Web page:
Playing over the muffled stirring and chatter of the crowd, Mega Bog seemed out of place. The Commodore was too big, empty and uncaring for them, whose whimsical style is more suited to an intimate set in a dark studio than the cave-like Commodore. It is hard to be an opener to a local favourite like Destroyer, and frontperson Erin Birgy made it harder for herself by stopping the show to quietly plead for silence, which could barely be heard over the rumble of chatter. This was followed by “shuhshing” and requests for quiet by dedicated folks sitting on the sidelines. Of course, this was ignored. The best and most cohesive parts of the set were the two songs that Mega Bog got Joseph Shabason on stage to play saxophone for. His lilting sax and Birgy’s pinky orange hues of voice and guitar were warm and balanced showcasing her lovely, shy lyrics.
The last show of a tour should be beautiful, or at least a positive conclusion to a musical adventure, but it didn’t appear to be that way for Mega Bog. Birgy seemed disappointed when talking to the audience, maybe because so many people were uninterested in hearing anything but the main act.
Destroyer on the other hand, gave the audience what they wanted — even though both bands had quite similar styles. Local legend Dan Bejar is always a pleasure to listen to, and it was brilliant to see the imagination in his compositions. Loud and still delicate, Destroyer didn’t need silence, powering through the natter. Of course they played crowd pleasers like “Kaputt,” allowing the audience to be satiate, after which they extended instrumentals, gifting some extra orchestration that doesn’t come across in recordings.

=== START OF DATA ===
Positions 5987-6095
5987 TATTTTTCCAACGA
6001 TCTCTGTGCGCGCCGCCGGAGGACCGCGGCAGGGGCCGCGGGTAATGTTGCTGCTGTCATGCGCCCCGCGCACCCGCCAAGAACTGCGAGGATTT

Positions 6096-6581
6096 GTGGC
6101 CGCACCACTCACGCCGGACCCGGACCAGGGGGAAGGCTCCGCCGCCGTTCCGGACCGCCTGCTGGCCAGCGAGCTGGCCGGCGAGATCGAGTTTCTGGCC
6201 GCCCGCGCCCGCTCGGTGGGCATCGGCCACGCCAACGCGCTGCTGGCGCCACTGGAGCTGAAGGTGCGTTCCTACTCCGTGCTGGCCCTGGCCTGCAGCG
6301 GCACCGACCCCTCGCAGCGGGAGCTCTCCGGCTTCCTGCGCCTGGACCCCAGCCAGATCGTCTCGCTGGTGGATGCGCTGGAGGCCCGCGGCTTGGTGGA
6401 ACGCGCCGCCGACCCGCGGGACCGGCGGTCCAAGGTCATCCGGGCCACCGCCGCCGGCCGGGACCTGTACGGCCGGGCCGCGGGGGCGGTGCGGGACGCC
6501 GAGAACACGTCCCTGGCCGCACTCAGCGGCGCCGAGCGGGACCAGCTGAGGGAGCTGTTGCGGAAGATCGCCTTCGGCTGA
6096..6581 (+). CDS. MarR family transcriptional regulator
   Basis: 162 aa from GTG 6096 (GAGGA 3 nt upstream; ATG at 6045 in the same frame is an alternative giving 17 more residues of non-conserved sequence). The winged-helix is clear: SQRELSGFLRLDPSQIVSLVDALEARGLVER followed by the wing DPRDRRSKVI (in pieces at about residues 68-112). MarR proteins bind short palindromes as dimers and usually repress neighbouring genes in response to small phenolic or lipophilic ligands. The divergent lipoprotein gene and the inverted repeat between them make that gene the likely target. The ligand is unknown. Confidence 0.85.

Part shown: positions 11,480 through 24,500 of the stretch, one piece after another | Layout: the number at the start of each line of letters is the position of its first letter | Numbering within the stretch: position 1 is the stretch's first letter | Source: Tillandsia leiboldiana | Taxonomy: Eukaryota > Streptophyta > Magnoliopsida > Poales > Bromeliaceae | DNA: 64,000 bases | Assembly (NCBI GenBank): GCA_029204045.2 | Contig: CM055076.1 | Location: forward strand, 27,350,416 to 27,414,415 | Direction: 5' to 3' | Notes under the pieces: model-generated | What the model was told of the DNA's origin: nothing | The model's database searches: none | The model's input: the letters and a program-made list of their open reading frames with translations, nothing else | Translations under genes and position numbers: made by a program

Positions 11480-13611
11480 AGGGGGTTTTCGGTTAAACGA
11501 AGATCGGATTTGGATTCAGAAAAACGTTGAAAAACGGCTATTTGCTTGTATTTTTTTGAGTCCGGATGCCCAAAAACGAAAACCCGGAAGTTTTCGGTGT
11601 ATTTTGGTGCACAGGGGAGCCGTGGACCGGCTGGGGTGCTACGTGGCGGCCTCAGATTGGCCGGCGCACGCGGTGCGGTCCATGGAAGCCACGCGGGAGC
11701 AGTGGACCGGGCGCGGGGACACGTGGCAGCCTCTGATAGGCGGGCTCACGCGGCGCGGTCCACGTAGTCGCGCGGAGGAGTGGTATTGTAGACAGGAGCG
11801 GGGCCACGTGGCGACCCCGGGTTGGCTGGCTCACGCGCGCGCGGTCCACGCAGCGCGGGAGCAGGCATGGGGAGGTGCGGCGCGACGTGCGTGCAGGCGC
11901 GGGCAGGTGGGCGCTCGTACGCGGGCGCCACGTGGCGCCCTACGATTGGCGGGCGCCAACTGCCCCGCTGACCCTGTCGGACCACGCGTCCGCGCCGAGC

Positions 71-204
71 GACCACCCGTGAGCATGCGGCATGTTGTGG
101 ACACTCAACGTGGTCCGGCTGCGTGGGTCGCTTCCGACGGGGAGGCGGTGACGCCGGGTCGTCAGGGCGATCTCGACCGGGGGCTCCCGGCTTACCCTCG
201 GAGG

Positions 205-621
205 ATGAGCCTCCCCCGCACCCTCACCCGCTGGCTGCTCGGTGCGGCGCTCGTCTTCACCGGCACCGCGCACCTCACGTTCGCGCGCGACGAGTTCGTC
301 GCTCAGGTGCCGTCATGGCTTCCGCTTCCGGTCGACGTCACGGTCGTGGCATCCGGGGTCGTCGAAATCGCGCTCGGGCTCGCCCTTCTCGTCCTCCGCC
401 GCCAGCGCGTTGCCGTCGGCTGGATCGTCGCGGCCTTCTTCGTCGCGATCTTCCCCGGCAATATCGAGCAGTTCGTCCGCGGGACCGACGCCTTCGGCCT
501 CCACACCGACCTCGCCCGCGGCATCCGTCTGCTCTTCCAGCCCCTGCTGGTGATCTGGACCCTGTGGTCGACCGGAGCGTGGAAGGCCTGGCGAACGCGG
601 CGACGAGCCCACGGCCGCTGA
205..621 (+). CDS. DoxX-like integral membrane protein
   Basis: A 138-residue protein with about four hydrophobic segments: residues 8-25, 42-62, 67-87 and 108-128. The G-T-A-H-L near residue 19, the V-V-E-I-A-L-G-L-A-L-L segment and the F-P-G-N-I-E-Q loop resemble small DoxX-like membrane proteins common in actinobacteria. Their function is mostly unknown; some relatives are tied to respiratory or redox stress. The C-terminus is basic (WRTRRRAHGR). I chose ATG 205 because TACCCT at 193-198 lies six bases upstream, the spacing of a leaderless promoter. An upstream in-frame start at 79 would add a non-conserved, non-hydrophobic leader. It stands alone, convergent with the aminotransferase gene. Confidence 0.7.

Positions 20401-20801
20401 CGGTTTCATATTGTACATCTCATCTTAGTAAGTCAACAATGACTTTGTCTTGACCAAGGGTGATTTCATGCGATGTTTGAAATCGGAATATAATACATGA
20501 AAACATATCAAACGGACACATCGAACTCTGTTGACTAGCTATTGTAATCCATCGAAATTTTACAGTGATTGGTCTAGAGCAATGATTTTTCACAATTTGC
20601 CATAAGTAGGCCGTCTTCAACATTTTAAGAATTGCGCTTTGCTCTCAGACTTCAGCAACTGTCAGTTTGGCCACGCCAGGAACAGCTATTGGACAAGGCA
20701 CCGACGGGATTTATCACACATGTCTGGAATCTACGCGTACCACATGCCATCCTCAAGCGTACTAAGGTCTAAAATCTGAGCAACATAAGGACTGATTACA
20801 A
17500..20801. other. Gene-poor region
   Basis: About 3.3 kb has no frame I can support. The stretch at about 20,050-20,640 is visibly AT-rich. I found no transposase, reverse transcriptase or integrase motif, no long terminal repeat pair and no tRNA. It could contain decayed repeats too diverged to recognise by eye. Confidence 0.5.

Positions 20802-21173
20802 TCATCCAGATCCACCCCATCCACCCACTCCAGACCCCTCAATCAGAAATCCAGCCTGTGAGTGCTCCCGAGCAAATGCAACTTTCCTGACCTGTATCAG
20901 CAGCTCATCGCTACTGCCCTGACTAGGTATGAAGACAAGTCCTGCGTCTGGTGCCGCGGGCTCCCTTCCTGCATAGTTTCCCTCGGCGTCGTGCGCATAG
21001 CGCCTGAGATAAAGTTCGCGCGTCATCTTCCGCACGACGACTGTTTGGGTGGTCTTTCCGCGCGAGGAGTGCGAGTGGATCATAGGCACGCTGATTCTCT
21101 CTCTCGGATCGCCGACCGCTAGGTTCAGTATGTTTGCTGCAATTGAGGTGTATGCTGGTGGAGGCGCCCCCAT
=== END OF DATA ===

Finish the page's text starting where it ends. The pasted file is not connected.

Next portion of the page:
The band gave a performance filled with tired confidence. Bejar either leaned on a perfectly measured microphone stand or crouched down during extended instrumental breaks, unfazed by the people looking back at him. Josh Wells and Colin Cowan were, as always, a dynamic pair to watch. Cowan was grooving on the bass to the point of losing his signature sunglasses and Wells in particular seemed to have challenge after challenge facing him. At one point he had to use both ends of his drumsticks, swiftly changing on seemingly impossible beats.
It is important to note the high quality musicians that play in Destroyer, because without them Bejar might still be the solo project he was in the mid ‘90s. Destroyer is representative of what Vancouver music was and what it has continued to be: genuine interest in sound and investment in the music community. Bejar has been able keep his locale in his music, his loafers always touching two sides of a musical coin — the soft-spoken musical roots of his youth and the technically brilliant performers he and his band have come to be.